The water sector in South Africa should focus more on the needs of HIV positive individuals and strengthen multi-sectoral initiatives.
|People living with HIV / AIDS in a context of rural poverty : the importance of water and sanitation services and hygiene education : a case study from Bolobedu (Limpopo Province, South Africa)
|Year of Publication
|Kgalushi, R, Smits, S, Eales, K
|17 p. : boxes, photos
|Mvula Trust and IRC
|Johannesburg, South Africa
In South Africa, HIV/AIDS is still approached primarily as a health issue, with interventions focussing mainly on prevention and treatment. The social implications and poverty dimensions of HIV / AIDS are recognised in policy, but have not yet been translated adequately into practice. Provision of affordable, accessible and reliable public services is essential in supporting health maintenance and reducing stress for people infected and affected with HIV/AIDS. Reliable delivery of good quality water and sound basic sanitation are critical in reducing exposure to pathogens to which HIV-positive people are particularly vulnerable. Where water services are inadequate or inaccessible, the time and monetary costs of accessing good quality water in sufficient quantities are high, particularly for HIV-infected people and their care-givers; similar points apply to sanitation. This case study, which focuses on three settlements in the Bolobodu area of South Africa’s Limpopo province, confirms these points.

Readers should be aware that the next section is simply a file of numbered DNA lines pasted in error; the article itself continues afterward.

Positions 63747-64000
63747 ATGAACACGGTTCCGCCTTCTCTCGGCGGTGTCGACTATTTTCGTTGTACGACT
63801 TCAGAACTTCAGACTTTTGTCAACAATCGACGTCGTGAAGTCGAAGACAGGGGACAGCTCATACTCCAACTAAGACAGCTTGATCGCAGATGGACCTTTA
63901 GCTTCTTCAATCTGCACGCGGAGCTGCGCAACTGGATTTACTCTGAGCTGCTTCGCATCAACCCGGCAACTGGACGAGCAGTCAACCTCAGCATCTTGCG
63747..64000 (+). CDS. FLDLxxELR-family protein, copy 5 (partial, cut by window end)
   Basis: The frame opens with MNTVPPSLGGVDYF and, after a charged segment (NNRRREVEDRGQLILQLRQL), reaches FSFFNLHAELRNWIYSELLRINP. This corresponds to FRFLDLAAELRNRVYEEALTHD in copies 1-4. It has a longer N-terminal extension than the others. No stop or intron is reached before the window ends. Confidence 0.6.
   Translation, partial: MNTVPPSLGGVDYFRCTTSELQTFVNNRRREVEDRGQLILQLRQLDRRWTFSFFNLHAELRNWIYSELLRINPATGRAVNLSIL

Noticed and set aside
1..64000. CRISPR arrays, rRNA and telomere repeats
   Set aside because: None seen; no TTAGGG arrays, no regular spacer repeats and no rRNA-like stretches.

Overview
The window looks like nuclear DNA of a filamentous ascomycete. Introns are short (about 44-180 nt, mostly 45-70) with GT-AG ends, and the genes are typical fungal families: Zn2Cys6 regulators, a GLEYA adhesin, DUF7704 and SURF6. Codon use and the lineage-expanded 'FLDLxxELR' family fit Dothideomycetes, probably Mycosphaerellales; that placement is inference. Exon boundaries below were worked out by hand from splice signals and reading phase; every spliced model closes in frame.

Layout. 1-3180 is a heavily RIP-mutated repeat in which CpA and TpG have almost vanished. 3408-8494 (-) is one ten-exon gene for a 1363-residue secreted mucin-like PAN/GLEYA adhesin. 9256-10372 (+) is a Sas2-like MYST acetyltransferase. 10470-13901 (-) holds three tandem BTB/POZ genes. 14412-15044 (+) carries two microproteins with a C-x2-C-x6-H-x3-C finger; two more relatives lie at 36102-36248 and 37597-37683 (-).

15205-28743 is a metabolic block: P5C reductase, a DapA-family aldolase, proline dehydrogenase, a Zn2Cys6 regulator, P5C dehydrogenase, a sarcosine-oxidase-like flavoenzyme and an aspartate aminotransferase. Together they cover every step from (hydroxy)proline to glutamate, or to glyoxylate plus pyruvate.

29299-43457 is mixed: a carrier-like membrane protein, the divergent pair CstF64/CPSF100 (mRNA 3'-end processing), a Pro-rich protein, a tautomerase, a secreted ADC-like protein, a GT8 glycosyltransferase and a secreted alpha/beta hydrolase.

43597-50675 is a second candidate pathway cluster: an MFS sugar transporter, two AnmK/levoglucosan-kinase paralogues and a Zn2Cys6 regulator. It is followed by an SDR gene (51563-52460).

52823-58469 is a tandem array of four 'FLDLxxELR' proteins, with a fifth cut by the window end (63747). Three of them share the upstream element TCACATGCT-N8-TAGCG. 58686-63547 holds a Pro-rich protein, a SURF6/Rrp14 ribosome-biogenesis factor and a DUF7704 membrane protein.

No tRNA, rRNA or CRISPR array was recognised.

The research found that discussion of HIV/AIDS issues remains taboo for the majority of people. In two of the three settlements, the breakdown of public water services has meant that residents have reverted to unprotected water services. This has significant time costs, and is particularly onerous for households directly affected by HIV/AIDS. It also impacts on the time available to care givers to provide support to needy households. Public health messages around ‘healthy living’ for People Living with HIV/AIDS (PLWA) focus on nutrition and exercise, with no reference to the role of good basic hygiene, water and sanitation in minimising exposure to pathogens and safe-guarding health. The importance of good nutrition, supported by food gardening, underlines the need to make water available for productive purposes to improve the livelihoods of impoverished households and maintain good immune functioning.
The study recommends that the water sector pays far closer attention to the specific impacts of inadequate services on those who are HIV positive, works to strengthen targeted multi-sectoral initiatives - notably with the health and agricultural sectors and in schools - and has a key role to play in promoting closer integration of support and training to care givers.